As part of our Father's Day observances today, we got to go see Pixar's latest, Toy Story 3. We've seen every Pixar release in the theater without fail, most of them on opening weekend. It's not as though there are going to be any mad spoilers if we don't get in straight away, but given how merciless the movie industry can be, and how much an individual picture's success or failure seems to reside on those opening weekend gates, it feels good to get out there and vote with our dollars.
Another factor is that Pixar has never failed to delight, amaze or, at the very least, entertain me at every turn. I have loved every film with the exception Cars, which I didn't necessarily dislike, but really had no passion for. As far as worst things one can say about a movie studio, they are batting pretty high.
Despite being a threequel, Toy Story 3 has all the heart, pacing, character and brilliant storytelling of its predecessors, and never seems to feel tired or forced. Even when they re-visit familiar ground, like Buzz Lightyear acting like he's just come out of the box again, they still manage to change it up enough to make it enjoyable and at least a little unpredictable.
Truth be told, there is a lot of familiarity here; the themes of childhood and its passing, loyalty and friendship are all present and accounted for, with the major challenge being that their owner Andy is 17 now and heading off to college. His mother brings in a box for the attic, a bag for the garbage, and tells him everything not going with him needs to go in one or the other. Strangely, you really start to feel things getting ominous when the green army men (led by perennial favourite R. Lee Ermey) declare their mission with Andy completed and let their tiny plastic parachutes carry them away.
When they end up in a utopian daycare environment, with the promise of perpetual play, it is not easy for Woody to convince them that this is not where they should be. In fact, it's impossible.
The new toys introduced at the daycare are great, especially Lots O'Huggin' Bear (Ned Beatty) and of course, Barbie's counterpart, Ken, voiced by Michael Keaton. Beatty's bear is a folksy charmer, with a hint of something else beneath the surface, while Keaton's Ken brings a strange mix of vapidness and sincerity to the proceedings at Sunnyside daycare. Tim Allen, Tom Hanks and the rest of the original characters do a marvelous job of voice acting, as they always do, but what I love most is how the Pixar crew have learned to let the characters be quiet and allow their faces to do the talking, a real tribute to the well-deserved confidence the studio has in their animators; 'pixel artists' indeed!
The movie is significantly darker in tone, hitting a lot of the same beats as a gothic horror, like alienation, betrayal, and confinement, without ever becoming horrific or full on terrifying. That said, if you had told me that a Toy Story movie was going to echo a lot of the elements from Dante's Inferno and Stalag 13, I would have found that pretty implausible, but it turns out that is just one more impossible thing the wizards at Pixar have accomplished again.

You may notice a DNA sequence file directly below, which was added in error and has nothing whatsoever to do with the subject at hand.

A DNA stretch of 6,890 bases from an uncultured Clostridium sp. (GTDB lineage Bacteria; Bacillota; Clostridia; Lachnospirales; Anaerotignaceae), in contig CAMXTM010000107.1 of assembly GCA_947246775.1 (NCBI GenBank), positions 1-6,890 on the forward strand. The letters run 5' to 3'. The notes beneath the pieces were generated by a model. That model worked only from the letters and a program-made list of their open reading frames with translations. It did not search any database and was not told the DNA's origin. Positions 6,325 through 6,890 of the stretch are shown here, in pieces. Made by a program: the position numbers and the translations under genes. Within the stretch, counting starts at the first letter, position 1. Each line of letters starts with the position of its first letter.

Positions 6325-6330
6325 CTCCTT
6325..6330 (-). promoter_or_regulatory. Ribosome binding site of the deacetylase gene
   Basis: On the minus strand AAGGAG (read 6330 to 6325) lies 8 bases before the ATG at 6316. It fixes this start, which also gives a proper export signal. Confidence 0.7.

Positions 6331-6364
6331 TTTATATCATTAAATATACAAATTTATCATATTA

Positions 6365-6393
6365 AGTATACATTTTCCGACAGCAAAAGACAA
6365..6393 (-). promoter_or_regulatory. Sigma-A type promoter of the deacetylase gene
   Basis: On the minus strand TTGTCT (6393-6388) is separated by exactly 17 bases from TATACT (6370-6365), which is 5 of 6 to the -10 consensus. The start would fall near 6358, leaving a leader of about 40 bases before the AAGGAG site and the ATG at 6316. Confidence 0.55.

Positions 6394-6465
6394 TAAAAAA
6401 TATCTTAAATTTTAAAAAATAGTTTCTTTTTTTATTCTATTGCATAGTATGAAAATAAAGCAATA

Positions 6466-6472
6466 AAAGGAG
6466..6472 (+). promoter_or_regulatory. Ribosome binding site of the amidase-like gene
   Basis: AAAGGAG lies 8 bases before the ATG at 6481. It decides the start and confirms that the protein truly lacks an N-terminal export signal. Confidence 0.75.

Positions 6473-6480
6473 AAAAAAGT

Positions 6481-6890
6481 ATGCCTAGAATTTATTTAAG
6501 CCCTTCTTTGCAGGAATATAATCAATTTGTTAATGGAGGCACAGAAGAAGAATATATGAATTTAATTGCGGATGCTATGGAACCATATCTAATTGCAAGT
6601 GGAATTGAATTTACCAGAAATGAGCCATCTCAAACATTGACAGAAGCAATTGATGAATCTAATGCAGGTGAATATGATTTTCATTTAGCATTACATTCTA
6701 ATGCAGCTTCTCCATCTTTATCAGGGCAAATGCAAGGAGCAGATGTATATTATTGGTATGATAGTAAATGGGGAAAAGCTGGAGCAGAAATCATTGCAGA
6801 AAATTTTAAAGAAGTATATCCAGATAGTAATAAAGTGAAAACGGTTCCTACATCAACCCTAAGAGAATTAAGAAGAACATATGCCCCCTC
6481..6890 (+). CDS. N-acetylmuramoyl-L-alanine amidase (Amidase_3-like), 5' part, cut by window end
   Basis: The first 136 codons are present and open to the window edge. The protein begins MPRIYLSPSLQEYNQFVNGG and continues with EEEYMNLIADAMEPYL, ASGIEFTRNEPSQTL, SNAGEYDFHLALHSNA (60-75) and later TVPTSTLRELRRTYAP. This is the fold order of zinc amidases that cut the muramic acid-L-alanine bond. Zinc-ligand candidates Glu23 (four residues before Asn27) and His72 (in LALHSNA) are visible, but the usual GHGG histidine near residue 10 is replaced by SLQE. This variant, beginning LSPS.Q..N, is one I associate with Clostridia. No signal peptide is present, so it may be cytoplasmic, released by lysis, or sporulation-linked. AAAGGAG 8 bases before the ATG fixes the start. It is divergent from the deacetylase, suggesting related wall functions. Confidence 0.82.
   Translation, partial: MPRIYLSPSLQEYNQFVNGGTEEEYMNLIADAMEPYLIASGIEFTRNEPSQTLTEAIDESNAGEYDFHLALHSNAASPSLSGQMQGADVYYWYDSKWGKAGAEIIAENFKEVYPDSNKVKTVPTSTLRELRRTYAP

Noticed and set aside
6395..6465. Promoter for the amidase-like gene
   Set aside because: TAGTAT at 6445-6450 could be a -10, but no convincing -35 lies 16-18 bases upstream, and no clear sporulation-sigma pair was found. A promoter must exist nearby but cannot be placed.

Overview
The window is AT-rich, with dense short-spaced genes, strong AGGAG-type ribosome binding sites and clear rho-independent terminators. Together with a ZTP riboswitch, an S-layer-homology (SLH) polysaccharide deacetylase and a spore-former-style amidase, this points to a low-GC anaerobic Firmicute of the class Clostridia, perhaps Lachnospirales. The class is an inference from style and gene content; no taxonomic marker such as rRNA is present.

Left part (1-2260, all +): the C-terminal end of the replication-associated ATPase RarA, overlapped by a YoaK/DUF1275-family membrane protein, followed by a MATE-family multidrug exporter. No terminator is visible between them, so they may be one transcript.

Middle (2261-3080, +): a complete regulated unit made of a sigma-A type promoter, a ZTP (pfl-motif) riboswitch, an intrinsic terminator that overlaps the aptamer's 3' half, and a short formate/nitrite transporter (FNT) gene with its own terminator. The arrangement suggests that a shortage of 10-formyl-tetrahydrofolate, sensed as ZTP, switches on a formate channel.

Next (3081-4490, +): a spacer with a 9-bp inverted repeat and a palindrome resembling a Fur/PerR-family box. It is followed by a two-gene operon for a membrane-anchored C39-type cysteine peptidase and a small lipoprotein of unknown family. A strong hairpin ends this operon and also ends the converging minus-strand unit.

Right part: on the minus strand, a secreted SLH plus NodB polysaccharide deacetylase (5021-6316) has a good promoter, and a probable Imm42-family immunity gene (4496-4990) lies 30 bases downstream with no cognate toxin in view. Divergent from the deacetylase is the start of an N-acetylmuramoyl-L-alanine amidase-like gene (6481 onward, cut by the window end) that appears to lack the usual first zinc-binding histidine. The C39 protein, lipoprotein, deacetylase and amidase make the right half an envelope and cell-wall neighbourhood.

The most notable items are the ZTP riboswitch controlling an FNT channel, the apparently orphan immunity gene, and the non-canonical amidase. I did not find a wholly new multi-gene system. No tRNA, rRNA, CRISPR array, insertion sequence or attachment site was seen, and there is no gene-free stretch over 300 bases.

Due to my mis-reading of the schedule, we ended up seeing TS3 in 2-D, but I honestly think that may have been better. Director Lee Unkrich, who co-directed TS2 with original director John Lasseter, proves a deft hand with the film, although I have to say, he seems to spend more time than Lasseter on the escape and chase sequences, which may be an attempt to max out the 3D appeal. He doesn't do this at the expense of character, and the pacing is still robust enough to tolerate the diversion that these excellent gags and set-pieces provide. I'm really beginning to hanker for a straight up adventure film from this studio, even though The Incredibles came mighty close. Who knows, maybe that will come from Pixar alumnus Andrew Stanton with his adaptation of John Carter of Mars in 2012.
That's probably all I can really say about the story without inadvertently giving something away, and since every little surprise in a film like this is such a gem, I'd like to avoid that and encourage you all to see it so we can talk about it later. The one thing I'd like you to keep an eye open for, when you do go, is whether or not Toy Story 3 has something to say about the rewards of faith; not necessarily spiritual faith, but more than just faith in your friends. Woody never loses his faith in Andy, even though the shape and colour of that faith changes somewhat over the course of the movie. And there's even a little something for the three-eyed aliens and their faith in The Claw which chooses "who will stay and who will go."
As a guy who has always found significant change a little hard to deal with, the theme of this movie struck me even more than those of the first two, but at least there wasn't a childhood's end montage with a Sarah McLachlan song because even on re-watching, that scene destroys me. Seeing how Buzz and Woody and the other toys deal with Andy's maturity and the changes it brings was probably the perfect mix of bitter and sweet, and a great finale for the Toy Story series if they wrap it up here.